Our results are consistent with preceding studies which demonstrated the efficiency of foot reflexology technique in improving physiological indicators including HR, RR, SBP, DBP and SPO2 among various patient categories and in different settings 17, 18, 24, 32, 35, 36. Similarly, a study conducted by Khaledifar et al., 37 illustrated that there was a significant improvement in some of vital parameters including DBP, HR and RR in patients undergoing coronary angiography after reflexotherapy. However, they reported that the change in SBP was not significant. Also, Abbaszadeh et al., 16 reported that foot reflexology technique had a statistically significant influence on physiological parameters (SBP, DBP, MAP, RR and SPO2) except the HR. This could be because the investigators performed reflexology massage for heart reflex point only on the left foot. On the same line, our findings are consistent with other studies which obtained evidence that foot reflexology decreases SBP and DBP 30, 38. Additionally, Khalili et al., 39 revealed that foot reflexology has a positive effect on reducing SBP and DBP, but no significant effect was noted on HR or RR. Another study carried out by Azami et al., 40 found that foot reflexology reduces MAP among neurosurgical patients in ICUs. On the contrary, many research studies did not reveal the positive effect of foot reflexology on physiological parameters. This inconsistency could be due to many factors such as applying foot massage by two different individuals 28, recruiting small sample size 41, 42 and variations in the number and duration of reflexology sessions 29.

Interestingly, one study investigated the cardiovascular effects of reflexology in healthy people illustrated that foot reflexology could increase BP and HR 43. The investigators interpreted this finding as a positive outcome because reflexology co-activates two branches of autonomic nervous system which could be useful in enhancing hemostasis and healing process.

4.2. The Effect of Foot Reflexology on MV Weaning Time

The results of our study illustrated the effectiveness of reflexology treatment on shortening the length of MV weaning time. There is a paucity of studies which examined the effect of this intervention on the weaning time from MV. Ebadi et al., 28 investigated the effectiveness of reflexology on physiological parameters and MV weaning time in patients undergoing OHS in Iran. Similar to our results, they reported that the means of weaning time in the reflexology and the control groups were 283.43 ± 96.26 and 322.54 ± 70.95 minutes, respectively which indicates that the weaning time in the reflexology group was shorter than the control group. Similarly, our findings are supported by other previous studies which reported that reflexotherapy is an effective procedure in reducing the required level of sedation and analgesia for patients receiving MV 27, 35. This can lead to decrease the length of stay on MV and accelerate weaning process 44.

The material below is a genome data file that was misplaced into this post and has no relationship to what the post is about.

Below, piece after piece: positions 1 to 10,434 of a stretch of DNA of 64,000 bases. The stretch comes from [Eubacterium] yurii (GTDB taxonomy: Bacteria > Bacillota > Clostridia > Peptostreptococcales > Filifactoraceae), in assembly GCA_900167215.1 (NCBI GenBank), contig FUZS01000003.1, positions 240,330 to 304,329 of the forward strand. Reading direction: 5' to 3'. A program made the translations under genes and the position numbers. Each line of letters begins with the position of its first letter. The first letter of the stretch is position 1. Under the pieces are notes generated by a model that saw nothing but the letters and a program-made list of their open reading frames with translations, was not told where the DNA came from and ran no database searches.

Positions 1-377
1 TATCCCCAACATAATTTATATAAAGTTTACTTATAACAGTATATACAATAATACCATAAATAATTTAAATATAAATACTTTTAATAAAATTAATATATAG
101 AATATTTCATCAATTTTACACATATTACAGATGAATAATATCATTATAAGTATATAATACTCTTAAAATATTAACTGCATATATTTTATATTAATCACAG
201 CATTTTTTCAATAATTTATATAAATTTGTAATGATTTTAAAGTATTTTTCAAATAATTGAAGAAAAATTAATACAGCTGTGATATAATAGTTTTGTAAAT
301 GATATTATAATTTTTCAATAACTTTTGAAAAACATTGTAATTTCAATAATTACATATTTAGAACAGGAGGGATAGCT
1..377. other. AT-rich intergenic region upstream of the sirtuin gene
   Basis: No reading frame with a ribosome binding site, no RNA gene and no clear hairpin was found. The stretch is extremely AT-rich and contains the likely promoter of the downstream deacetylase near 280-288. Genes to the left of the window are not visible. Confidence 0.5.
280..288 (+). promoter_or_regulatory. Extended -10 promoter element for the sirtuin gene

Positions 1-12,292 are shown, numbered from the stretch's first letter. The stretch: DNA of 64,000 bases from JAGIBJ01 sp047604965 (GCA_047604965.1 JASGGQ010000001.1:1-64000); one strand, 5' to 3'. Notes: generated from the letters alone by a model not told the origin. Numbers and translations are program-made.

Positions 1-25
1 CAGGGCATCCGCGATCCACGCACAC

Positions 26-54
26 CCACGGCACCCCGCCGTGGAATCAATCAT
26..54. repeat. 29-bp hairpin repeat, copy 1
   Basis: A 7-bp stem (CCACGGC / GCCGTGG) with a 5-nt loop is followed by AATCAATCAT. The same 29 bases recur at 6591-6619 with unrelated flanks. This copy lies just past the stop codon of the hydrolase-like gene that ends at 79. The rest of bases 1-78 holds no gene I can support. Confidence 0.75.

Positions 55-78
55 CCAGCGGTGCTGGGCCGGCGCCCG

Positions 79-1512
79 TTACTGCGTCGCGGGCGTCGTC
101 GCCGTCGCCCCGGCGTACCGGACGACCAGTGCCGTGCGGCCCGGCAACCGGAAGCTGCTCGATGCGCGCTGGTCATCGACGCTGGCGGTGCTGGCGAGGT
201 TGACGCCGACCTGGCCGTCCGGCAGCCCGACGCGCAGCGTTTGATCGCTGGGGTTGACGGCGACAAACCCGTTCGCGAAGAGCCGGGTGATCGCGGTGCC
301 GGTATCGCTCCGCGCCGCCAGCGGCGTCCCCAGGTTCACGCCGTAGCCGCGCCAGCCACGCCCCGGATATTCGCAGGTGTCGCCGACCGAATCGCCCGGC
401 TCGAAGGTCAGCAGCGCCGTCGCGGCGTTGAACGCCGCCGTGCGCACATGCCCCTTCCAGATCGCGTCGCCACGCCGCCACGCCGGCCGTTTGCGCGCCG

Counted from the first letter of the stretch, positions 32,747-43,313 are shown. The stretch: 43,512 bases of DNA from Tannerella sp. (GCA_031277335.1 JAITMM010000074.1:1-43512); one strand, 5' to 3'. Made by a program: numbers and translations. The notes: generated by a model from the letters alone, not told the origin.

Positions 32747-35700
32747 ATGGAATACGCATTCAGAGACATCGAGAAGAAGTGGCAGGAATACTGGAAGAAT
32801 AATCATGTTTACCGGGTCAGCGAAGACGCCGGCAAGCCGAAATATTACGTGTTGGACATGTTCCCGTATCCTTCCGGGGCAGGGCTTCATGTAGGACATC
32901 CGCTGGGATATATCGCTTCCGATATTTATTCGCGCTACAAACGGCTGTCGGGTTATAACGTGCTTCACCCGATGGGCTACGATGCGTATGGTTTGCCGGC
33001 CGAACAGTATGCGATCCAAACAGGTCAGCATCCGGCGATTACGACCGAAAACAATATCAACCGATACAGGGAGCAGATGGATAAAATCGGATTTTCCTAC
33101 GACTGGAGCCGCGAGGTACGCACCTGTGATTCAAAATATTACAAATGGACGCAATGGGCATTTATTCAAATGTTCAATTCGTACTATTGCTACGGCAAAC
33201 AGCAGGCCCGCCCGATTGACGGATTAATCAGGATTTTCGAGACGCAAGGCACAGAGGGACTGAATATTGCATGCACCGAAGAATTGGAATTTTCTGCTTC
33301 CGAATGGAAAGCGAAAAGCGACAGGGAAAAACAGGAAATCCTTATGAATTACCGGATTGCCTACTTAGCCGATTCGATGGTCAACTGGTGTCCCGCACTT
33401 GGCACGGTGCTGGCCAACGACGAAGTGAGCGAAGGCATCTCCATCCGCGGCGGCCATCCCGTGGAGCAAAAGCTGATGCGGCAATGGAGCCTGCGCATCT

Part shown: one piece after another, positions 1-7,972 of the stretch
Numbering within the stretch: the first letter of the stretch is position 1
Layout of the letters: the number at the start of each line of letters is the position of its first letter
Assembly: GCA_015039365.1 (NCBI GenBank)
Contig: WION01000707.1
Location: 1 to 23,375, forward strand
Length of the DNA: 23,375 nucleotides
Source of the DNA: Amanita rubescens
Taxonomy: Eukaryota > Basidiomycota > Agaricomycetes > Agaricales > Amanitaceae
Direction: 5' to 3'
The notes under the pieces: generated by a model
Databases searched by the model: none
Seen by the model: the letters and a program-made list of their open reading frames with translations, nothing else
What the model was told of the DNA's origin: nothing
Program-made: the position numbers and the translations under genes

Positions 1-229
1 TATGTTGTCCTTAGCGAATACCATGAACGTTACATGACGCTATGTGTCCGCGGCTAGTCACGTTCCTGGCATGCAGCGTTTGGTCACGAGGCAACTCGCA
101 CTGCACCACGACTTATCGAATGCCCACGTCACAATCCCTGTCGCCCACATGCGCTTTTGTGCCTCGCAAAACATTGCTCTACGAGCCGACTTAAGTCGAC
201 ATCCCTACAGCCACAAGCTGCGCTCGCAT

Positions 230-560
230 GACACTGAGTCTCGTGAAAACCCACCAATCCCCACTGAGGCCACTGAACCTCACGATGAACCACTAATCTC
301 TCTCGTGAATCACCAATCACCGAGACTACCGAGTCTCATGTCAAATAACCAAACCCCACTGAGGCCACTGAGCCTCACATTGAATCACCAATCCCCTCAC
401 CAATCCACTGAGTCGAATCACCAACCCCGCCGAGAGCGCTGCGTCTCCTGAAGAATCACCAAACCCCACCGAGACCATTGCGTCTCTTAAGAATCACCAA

On the contrary, our study findings are contradicted with a previous study conducted by Ismail 45 who evaluated the effect of reflexology on physiological outcomes among mechanically ventilated patients in ICUs at Cairo University Hospitals. The investigator demonstrated that the mean duration of stay on MV in the reflexology group was 18.98±9.905 while in the control group was 19.78±11.696 with no significant differences detected between groups regarding stay on MV (t=0.75, p= 0.46). The researcher referred these findings to participants' medical diagnosis, chronic illness and co-morbidities

5. Limitations

There are two limitations for this study. First, the study was conducted in one cardiothoracic ICU in one teaching hospital. Second, the study involved a small sample size (80 patients). These two factors limit the generalizability of the research findings.

6. Conclusion and Recommendations

Based on the results of our study, we conclude that foot reflexology massage can significantly enhance the physiological indicators, and shorten MV weaning time in patients undergone OHS. Therefore, foot reflexology massage can be incorporated into daily patient care in cardiothoracic ICU. Training programs on applying foot reflexology for critical care nurses are needed. Future large scale studies on different patient population are also required in order to obtain a strong evidence to support this approach and enrich the body of knowledge in this area.